Jonah Goldberg: Yeah, no; I agree. I got a lot of The Righteous Mind. One day, perhaps in the future, I can come back on and argue with you about pragmatism, because I have a lot of problems with Dewey and James and what the progressives did with pragmatism. But, in general, I agree with you in the sense that you mean it that: It's about--Democracy is supposed to be about arguments. It's supposed to be about disagreements. It's supposed to be about--you know, the whole idea of the Enlightenment, and, or at least the Scottish Enlightenment, which is the one I like--I'm with Mike Myers when it comes to enlightenment: If it's not Scottish, it's crap. But, um, it's supposed to be about arguments. It's supposed to be about the power of using reason and persuasion to come to your side. That's what politics is supposed to be about, going back to Aristotle, is this idea of persuasion. And one of the reasons I think we are in such a mess these days--and this is something I know happens on the Left, but I'm much closer to it on the Right, because I live in those, you know, that ecosystem--is that you can make a pretty good living talking to audiences that already agree with you.
Russ Roberts: Yeah. And, speak to the choir. It's so much fun! They all smile at you and say how great you are. And you don't achieve anything, except momentary bliss for you and the audience. But, um, yeah--
Jonah Goldberg: But you also convince the audience that purity is the highest ideal. Not persuasion. Which is not politics. It's populism. Right? It's radical commitment to a single principle. And, you get this thing where politicians have the same problem, particularly on the Right, where they just talk to audiences that reinforce their most extreme positions; and politicians and pundits, particularly younger than me on the Right--they don't care any more about persuading people on the other side to change their mind. And that, in a political sense, is the essence of tribalism: It's just a hammer-and-tongs fight; it's no longer about democracy; it's no longer about persuasion. And that's a real, dangerous problem.
Russ Roberts: So, I'm going to come back to this question I asked earlier: Why is that--that was a problem in 1789. It was a problem in 1850. It's a problem in 1970. Why is it somehow--why is it rearing its head today? In a way that it didn't, in--I mean, I'm more of a libertarian than you are, but we're both--and I'm older than you. So most of my adult life, and a good chunk of yours, you're on the wrong side. You're just losing; your ideas don't have a chance. And you live with it. And wish. There's a trend; in my case the trend is the government is getting bigger and I wish it weren't. But, when I have to be honest with myself, I have to admit that: It's true that government is bigger than it was in, say, 1972, when I was 18 years old. But, America is a pretty great place; and I think the numbers are much better than people say about how the middle class is doing and poor people are doing. I think we're immensely more prosperous--not just the top 1%; not just the top 20%; not just the top half--than we were then. So, all that regulation, all that growth of government that my side's been worried about turned out pretty well. I wish it could be better. But it's pretty good. I think it's actually worse for poor people. I think they have fewer chances to flourish and express themselves, because of those regulations, because of the size of government. I don't think government helps them. I think it actually hurts them. But, reasonable people disagree with me. And I'm okay with that. But, why all of a sudden does it seem, not just, 'Well, I'm losing, as always,' but now it's not just that I'm losing. It's that maybe the very fundamentals of the system are at risk. How did we get here, in the last, let's say, 40 years? In other words, sure, there's a--I'll say it this way: Through most of my lifetime, the interventionists, the top-down folks, have had the moral high ground. My side's been losing the moral high ground--forever. Those of us who are classical liberals. So, it's still true: it was true then, it's true now. But now it seems like something else is going off the rails. And if that's true--which I think you agree--why? Why now? What happened?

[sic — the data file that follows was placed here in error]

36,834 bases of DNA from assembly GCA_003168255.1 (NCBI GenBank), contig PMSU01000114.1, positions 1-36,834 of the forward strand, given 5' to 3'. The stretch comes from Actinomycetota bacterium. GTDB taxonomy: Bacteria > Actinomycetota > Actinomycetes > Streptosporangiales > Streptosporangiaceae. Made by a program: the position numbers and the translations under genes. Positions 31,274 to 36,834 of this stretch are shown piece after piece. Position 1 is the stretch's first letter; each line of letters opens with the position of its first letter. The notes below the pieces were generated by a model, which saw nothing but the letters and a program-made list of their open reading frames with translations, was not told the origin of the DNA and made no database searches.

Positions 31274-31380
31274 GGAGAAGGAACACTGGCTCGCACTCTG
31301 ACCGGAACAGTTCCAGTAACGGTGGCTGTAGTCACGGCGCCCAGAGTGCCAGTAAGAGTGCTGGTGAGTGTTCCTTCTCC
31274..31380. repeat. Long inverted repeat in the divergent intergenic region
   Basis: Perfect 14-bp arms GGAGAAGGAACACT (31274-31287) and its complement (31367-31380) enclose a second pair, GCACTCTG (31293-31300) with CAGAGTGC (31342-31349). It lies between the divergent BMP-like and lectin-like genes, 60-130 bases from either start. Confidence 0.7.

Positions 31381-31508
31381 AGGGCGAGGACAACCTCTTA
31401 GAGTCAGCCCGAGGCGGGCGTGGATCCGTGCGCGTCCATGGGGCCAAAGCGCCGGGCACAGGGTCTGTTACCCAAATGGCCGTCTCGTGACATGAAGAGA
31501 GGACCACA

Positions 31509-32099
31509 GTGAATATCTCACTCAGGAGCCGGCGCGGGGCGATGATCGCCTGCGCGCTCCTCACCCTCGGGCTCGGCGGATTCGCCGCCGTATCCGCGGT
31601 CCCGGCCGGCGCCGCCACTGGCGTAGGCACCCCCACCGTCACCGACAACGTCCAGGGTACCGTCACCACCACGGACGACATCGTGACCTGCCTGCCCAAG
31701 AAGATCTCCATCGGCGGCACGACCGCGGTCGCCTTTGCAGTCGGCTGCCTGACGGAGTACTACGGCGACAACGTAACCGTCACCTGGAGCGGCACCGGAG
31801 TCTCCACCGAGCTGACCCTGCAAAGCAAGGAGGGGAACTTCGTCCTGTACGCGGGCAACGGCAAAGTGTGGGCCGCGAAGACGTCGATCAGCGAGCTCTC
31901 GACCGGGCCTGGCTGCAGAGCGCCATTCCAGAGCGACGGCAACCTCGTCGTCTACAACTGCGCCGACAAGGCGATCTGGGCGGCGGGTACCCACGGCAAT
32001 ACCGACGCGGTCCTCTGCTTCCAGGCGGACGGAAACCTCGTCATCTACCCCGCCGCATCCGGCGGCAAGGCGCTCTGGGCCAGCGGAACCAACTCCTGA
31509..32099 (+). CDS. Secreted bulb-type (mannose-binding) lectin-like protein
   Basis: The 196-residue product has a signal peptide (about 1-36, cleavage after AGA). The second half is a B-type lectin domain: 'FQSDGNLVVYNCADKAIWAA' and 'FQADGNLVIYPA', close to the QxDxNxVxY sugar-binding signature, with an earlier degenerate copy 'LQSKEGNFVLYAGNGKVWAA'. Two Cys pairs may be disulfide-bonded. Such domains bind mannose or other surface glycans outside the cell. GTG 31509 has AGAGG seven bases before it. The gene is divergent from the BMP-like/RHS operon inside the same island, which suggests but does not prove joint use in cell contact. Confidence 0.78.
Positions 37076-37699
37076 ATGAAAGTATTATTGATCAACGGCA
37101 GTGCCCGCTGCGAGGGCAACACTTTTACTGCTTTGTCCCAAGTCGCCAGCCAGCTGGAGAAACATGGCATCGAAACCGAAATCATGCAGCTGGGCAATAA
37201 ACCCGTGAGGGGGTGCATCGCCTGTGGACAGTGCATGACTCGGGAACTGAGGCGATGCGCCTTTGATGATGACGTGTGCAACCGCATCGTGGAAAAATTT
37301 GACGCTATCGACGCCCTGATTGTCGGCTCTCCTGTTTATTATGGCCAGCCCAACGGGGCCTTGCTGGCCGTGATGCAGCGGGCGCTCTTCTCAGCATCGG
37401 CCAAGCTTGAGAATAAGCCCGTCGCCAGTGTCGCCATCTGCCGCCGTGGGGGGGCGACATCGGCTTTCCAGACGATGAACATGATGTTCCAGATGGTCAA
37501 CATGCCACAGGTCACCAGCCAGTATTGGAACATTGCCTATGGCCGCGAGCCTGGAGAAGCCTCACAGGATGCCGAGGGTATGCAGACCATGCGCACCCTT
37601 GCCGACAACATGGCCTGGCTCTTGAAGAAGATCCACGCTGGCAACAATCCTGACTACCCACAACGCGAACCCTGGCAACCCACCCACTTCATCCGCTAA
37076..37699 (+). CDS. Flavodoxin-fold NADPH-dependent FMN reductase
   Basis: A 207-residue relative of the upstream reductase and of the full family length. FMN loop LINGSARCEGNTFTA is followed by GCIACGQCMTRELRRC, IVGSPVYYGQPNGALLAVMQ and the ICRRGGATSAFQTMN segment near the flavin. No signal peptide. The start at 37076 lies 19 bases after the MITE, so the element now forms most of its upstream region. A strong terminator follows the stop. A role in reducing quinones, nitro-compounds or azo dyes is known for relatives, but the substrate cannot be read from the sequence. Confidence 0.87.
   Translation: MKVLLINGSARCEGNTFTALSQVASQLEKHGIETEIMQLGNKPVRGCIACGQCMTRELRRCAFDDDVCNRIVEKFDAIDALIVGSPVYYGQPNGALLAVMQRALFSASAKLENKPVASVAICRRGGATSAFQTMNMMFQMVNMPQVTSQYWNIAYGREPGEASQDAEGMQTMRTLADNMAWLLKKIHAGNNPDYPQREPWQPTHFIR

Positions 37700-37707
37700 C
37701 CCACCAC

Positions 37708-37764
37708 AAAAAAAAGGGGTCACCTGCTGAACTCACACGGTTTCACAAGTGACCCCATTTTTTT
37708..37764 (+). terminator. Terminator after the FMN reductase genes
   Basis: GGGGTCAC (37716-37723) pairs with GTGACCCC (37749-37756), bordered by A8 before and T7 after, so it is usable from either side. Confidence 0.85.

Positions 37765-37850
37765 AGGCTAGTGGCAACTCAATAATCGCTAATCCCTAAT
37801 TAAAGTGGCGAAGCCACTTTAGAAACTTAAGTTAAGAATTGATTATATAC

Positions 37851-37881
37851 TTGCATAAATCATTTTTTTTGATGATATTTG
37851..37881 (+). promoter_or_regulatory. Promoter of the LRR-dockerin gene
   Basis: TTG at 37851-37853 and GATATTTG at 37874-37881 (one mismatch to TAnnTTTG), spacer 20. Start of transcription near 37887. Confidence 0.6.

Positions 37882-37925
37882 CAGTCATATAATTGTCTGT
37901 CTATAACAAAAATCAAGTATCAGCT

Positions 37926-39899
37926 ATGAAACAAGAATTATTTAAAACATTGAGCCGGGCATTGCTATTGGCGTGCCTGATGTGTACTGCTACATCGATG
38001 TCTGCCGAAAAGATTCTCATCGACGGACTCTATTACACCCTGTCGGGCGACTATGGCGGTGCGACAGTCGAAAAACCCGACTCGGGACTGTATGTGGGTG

Jonah Goldberg: Yeah. Again, I think the erosion of civil society has been a big part of it. I personally like--I'm personally pretty invested in the plus-side of immigration. But, as George Borjas said on this podcast: you know, there are social consequences that come with it that, simply because of a libertarian or sort of patriotic bent are unpleasant to hear doesn't change the fact that it's true: That large numbers of immigrants all around the world help fuel populist backlashes. Including things like Brexit. And the data is like pretty settled on this, because people feel like they are losing a sense of belonging in their own community. And so, populism, or immigration is a big driver of some of this. But, at the top level, part of the problem is: The Founders never would have dreamed--and this is just baffling to me, because the whole thing, we were talking earlier about, how the Founders thought about, were concerned about concentrated power, arbitrary power, and that power needed to be channeled and used in proper ways, and even kept from the majority because the majority with power could be just as dangerous as the minority with power, with arbitrary power--the Founders never would have dreamed that the branches of government wouldn't be jealous guardians of their own power. I am so disgusted with so much of Congress. Which, you know--recently there was this thing where Jeff Sessions floated the idea that he might not--this is the Attorney General--floated the idea that he might not continue the Obama Administration policy of looking the other way on marijuana in the states. And this is not a point about public policy--whatever you think about the pot thing, that's different. You had Congressmen freaking out, screaming that, 'No, no. The Executive Branch has to restore this executive order.' And they were talking as if legislators had no power to write laws of any kind.